Bad Karma Lawsuit Dropped for Vacca, Klein

Two local elected officials have learned that the owner of a defunct Morris Park nightclub has dropped her lawsuit against them.

After a long battle with the problematic Karma nightclub on 1907 White Plains Road, Councilman Jimmy Vacca, Senator Jeff Klein, and local residents celebrated a victory when the establishment finally closed their doors in late 2008.

Marcia Bridgett, owner of the nightclub, which faced numerous violations with the State Liquor Authority and fines for expired permits, among other issues, attempted to sue Vacca and Klein on grounds of libel after her club was closed.

On Tuesday, July 23, Vacca and Klein were notified that Bridgett will no longer carry out the lawsuit against the elected officials. Both had a feeling the day would eventually come.

According to Vacca, he and Klein were served lawsuit papers, but nothing ever developed from there. Vacca was never concerned about the lawsuit because as elected officials, both did their duties in closing a business that disrupted the community and broke several laws.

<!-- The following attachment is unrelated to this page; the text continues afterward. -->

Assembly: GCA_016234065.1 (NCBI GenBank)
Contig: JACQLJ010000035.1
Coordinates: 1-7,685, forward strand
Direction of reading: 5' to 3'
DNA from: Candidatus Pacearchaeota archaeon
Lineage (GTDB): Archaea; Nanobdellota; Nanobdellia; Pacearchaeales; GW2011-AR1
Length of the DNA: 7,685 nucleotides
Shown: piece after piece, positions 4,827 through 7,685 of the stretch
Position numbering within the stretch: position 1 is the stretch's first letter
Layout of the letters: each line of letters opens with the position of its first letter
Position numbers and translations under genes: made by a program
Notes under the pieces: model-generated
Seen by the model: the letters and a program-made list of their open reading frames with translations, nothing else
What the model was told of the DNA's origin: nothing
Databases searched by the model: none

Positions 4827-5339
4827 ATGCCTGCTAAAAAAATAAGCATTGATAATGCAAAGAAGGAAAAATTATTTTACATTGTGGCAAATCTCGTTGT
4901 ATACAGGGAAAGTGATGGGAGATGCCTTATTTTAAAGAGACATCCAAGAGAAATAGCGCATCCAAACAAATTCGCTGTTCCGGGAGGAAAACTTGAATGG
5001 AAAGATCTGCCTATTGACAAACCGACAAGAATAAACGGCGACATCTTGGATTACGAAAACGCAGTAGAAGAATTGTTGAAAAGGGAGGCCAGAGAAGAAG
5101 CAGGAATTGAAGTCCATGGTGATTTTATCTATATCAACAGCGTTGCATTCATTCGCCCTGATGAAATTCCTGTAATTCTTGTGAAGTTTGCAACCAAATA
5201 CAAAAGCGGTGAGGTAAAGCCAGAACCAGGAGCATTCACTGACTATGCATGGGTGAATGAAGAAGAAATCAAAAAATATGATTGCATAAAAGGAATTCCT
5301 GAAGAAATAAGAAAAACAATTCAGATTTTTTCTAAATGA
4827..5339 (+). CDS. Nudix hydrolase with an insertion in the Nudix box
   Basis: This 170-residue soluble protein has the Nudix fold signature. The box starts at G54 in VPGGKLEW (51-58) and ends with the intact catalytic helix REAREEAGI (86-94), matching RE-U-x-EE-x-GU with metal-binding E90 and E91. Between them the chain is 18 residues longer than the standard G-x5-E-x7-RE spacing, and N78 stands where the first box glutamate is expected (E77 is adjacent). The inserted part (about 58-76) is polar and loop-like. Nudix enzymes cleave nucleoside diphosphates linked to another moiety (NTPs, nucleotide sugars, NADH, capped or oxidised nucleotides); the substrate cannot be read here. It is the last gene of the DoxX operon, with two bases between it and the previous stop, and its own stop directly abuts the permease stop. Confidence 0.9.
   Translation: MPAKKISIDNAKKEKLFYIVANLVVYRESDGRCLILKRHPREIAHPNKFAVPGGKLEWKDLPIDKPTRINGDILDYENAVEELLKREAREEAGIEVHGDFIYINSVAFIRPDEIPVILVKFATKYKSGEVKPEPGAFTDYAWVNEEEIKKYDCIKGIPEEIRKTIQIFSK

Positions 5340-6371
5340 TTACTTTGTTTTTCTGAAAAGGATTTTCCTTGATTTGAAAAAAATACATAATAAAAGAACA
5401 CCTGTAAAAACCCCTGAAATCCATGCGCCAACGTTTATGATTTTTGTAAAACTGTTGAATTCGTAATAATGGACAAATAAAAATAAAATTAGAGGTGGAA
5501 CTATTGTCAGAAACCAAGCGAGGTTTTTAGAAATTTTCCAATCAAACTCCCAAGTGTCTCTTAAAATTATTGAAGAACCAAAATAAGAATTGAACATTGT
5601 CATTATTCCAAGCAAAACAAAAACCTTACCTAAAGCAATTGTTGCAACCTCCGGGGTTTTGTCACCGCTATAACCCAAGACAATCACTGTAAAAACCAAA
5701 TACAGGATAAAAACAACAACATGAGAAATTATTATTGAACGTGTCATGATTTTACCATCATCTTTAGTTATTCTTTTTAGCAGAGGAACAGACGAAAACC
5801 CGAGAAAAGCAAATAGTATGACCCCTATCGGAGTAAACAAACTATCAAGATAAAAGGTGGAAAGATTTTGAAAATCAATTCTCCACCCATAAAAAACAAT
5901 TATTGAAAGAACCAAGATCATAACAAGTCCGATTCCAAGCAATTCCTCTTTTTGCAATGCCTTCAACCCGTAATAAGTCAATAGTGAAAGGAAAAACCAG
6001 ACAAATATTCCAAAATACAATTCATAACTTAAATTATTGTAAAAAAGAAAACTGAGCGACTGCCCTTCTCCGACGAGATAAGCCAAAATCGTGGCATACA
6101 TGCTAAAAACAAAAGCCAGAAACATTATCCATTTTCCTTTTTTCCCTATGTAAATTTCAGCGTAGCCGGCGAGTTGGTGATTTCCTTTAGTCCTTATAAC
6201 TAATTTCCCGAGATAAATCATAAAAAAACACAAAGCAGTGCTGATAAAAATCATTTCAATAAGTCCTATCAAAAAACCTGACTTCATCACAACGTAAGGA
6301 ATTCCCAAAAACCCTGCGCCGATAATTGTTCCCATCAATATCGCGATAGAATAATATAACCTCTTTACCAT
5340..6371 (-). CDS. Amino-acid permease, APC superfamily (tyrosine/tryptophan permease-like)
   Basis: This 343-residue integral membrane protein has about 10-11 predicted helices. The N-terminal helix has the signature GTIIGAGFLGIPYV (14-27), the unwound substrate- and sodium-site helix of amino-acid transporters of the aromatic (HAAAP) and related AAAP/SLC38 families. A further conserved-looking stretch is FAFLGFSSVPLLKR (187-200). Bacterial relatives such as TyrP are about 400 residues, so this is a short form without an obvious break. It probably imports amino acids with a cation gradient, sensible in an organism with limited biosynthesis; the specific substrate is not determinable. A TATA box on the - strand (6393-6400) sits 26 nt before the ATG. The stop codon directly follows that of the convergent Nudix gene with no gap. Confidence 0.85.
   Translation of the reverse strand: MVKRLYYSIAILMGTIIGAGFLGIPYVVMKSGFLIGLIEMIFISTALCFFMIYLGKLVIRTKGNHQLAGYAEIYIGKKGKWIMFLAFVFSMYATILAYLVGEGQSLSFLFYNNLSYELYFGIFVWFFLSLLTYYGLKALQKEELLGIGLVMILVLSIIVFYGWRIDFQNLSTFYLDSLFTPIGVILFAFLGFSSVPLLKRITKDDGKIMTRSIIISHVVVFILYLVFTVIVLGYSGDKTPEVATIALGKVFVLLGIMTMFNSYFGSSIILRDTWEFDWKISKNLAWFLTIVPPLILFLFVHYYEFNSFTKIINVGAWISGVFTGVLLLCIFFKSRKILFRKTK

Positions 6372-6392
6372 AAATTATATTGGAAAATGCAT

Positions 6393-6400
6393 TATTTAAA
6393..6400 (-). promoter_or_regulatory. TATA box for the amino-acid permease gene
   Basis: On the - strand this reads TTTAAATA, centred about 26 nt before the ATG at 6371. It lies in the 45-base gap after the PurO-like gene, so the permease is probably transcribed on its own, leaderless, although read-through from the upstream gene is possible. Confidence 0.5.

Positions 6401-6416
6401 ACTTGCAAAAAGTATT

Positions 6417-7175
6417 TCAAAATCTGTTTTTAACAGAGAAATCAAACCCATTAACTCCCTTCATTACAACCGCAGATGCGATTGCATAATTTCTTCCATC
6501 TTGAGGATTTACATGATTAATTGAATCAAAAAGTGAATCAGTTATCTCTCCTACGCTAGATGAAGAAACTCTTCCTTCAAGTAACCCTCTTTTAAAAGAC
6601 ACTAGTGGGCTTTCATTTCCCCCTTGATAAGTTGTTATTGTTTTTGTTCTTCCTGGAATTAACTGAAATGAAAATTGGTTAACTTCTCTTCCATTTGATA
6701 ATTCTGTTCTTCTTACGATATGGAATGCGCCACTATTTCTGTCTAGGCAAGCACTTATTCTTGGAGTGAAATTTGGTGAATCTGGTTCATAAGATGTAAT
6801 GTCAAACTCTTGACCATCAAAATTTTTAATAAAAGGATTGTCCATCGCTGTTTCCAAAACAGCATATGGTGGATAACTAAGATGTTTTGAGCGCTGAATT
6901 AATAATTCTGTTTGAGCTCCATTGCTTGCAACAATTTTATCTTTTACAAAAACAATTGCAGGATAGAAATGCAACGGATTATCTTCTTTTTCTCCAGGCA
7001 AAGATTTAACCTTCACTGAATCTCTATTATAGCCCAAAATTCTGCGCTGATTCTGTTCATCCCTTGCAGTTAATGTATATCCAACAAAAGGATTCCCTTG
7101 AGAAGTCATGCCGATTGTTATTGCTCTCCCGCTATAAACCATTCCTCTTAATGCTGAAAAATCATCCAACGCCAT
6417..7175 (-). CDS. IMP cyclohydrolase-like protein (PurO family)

“This case being thrown out is great because there was never any grounds for a lawsuit,” Vacca said. “As elected officials, we [Senator Klein and I] did our jobs in fighting for the people that we represent. Anybody who lives in the area of where the nightclub was remembers how bad it was. I will not be intimidated by these types of lawsuits.”

After the nightclub opened in November 2007, local residents reported problems. Among the issues were: illegal parking, three shooting incidents, no cabaret or permit to assemble licenses, club overcrowding, and never-ending noise complaints.

In August 2008, the SLA answered the community’s prayers by suspending Karma’s liquor license for good. The club was ultimately closed and not too long after, Bridgett brought a lawsuit to Vacca and Klein amongst others.

“It was a threat without merit and I’m glad that, in the end, cooler heads prevailed,” Klein said. “Karma was a problematic location within the district and I simply did what was best for the people I represent and joined with them to address this unacceptable situation. I am satisfied that this matter has been brought to a conclusion.”

Vacca said the closing of Karma is an example of what he, Klein, and residents of his district will do if another establishment tries to cause unrest.

“Of course, I do not regret doing everything that was done to have Karma closed,” Vacca said.

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